Washington D.C., Nov 1, 2012 / 09:49 am (CNA/EWTN News).- To encourage believers during the Year of Faith, the U.S. Conference of Catholic Bishops has released a reflection on the Catechism as a faith resource that is universal in nature, as well as a call to prayer.
“The Catechism of the Catholic Church is the first book of its kind in 450 years,” said
Alissa Thorell, catechism specialist for the conference’s Secretariat of Evangelization and Catechesis.
She described the Catechism as “an effort by the world's bishops to convey the content of the Catholic faith to the whole Church and the whole world.”
After the Second Vatican Council, which was held from 1962-65, “it was important for the Church to present its teachings for Catholics living in the modern world,” she said.
On Oct. 31, the U.S. bishops’ conference released reflections by Thorell on "Five Things Catholics Should Know About the Catechism" in order to better understand their faith.
Pope Benedict XVI has called on Catholics to study the Catechism during the ongoing Year of Faith, which runs from Oct. 11, 2012 – Nov. 24, 2013.
The year – which coincides with the 50th anniversary of the beginning of the Second Vatican Council and the 20th anniversary of the Catechism – is an opportunity for Catholics to grow in their own faith so that they may witness to others.
The Catechism is universal in both scope and content, Thorell explained. It “compiles the living tradition of the Catholic Church,” which is divided into four sections on beliefs, worship and sacraments, morality and prayer.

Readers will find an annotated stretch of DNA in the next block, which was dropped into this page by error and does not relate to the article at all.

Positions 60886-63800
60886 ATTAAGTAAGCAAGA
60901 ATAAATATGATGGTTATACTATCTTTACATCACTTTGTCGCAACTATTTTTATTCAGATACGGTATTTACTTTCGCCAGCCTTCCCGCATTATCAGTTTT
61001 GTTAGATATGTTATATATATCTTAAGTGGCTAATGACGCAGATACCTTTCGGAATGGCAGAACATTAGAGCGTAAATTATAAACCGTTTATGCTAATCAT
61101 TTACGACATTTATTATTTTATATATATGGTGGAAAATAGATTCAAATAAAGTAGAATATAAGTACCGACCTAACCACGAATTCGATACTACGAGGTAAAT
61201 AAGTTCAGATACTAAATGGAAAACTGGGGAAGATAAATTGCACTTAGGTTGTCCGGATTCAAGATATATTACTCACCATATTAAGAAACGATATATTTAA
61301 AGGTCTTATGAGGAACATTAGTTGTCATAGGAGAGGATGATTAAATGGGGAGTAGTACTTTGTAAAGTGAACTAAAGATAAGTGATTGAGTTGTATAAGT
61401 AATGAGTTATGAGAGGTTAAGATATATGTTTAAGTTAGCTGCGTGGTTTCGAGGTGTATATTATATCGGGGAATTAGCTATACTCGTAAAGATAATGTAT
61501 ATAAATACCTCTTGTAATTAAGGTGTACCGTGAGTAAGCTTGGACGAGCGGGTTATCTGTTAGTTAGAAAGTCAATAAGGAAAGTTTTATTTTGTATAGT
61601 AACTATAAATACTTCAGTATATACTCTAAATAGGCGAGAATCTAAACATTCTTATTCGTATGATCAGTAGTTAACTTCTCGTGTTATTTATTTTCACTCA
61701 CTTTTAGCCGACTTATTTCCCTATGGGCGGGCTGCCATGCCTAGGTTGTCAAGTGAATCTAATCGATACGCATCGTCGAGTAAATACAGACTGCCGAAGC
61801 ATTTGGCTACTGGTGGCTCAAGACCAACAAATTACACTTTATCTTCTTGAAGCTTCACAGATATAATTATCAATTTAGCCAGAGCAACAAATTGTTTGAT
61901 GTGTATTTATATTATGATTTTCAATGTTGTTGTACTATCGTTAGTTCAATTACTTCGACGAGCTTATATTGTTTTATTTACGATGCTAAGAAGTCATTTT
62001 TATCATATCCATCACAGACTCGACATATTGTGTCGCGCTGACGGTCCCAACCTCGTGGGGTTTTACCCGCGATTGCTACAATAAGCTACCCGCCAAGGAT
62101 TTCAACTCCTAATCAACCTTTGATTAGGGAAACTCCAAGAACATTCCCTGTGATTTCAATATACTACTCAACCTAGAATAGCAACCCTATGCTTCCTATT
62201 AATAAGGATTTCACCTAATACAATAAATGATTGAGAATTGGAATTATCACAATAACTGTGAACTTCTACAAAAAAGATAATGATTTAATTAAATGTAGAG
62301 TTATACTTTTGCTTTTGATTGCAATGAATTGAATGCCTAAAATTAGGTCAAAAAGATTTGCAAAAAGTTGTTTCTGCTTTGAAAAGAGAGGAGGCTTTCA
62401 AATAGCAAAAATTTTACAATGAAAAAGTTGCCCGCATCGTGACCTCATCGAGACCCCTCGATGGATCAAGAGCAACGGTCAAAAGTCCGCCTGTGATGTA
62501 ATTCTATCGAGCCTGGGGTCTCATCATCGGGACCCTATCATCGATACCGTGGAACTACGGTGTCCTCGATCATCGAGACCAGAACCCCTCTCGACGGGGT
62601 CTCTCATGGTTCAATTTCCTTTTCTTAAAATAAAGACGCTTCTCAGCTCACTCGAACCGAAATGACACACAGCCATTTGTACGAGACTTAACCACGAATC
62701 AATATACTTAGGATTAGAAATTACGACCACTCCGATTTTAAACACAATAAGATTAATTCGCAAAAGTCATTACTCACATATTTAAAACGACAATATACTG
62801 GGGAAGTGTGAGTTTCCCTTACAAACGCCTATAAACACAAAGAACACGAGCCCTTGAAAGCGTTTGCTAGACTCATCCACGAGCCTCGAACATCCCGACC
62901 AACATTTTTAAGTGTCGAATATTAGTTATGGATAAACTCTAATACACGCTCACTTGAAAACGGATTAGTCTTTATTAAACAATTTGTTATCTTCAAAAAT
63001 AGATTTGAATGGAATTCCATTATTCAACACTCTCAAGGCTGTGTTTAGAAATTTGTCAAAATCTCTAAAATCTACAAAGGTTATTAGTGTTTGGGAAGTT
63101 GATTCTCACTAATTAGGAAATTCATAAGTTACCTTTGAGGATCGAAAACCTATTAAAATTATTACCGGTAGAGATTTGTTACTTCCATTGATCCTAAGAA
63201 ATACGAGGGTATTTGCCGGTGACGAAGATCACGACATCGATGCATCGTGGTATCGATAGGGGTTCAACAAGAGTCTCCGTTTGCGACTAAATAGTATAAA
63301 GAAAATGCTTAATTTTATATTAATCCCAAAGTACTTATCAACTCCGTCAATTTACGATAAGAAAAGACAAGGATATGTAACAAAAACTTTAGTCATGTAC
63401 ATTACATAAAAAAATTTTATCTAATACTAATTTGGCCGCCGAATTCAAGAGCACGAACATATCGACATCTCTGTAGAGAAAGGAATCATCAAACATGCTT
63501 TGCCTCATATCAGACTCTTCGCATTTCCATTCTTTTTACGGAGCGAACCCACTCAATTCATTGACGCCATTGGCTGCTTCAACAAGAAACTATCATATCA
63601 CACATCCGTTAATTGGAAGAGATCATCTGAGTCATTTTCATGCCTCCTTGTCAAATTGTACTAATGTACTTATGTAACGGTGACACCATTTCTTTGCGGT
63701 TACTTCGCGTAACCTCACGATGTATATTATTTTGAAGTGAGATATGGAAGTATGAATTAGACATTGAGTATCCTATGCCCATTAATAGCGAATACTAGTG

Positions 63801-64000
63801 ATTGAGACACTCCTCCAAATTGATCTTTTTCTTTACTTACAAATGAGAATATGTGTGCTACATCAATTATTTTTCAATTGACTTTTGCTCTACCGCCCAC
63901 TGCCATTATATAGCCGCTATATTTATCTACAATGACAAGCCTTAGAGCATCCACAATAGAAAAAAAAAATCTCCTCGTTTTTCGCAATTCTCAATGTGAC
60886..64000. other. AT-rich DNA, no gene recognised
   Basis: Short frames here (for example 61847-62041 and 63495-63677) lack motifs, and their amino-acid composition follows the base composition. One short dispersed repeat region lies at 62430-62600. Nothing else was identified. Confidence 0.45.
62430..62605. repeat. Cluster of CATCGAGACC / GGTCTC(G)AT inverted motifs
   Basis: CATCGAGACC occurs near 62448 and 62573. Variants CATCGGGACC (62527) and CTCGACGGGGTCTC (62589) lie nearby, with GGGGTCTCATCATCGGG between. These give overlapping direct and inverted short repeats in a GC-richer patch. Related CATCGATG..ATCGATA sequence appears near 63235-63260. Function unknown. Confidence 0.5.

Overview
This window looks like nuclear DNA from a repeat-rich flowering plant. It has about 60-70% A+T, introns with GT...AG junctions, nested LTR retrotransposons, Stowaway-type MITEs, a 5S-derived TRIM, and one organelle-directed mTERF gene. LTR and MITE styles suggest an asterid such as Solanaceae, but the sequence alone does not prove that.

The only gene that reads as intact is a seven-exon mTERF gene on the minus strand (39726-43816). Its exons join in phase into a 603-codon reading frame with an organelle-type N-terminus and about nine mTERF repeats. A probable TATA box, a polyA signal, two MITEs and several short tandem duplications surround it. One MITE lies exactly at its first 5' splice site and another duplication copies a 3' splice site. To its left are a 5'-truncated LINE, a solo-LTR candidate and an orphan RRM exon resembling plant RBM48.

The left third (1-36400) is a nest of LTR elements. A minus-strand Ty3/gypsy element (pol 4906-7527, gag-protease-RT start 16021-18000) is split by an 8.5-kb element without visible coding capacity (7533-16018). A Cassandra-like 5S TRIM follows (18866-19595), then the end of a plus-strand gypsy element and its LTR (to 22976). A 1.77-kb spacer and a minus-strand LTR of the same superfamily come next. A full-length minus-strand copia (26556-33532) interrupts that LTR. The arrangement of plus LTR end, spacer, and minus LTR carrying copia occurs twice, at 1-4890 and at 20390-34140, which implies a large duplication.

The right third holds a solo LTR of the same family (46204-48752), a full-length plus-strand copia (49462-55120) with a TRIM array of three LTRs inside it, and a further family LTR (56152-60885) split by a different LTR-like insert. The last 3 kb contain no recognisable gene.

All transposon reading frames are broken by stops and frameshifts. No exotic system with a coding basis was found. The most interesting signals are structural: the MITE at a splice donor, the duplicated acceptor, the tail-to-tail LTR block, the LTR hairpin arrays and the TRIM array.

“The contents of these four parts are interwoven, providing an organic presentation of the faith,” she said.
Thorell also noted that the Catechism is both “a resource for education” and “an invitation (to) prayer.”
At the same time, it “draws from the richness of Catholic tradition, including the lives of the saints, the teaching documents of the Church and Scripture.”
“This makes it not only useful for learning about the Catholic faith, but for growing in one's faith through meditation and prayer,” Thorell explained.
And despite its length – 700 pages – the Catechism is “for Catholics of all ages,” she said.
Besides the helpful summaries at the end of each section, Thorell recommended the Compendium of the Catechism of the Catholic Church – a much shorter document – which makes the Catechism “even more accessible to readers.”
“Learning and living the faith is an ongoing process throughout a person's entire life, and the Catechism can help Catholics come to know and love Christ,” Thorell stressed.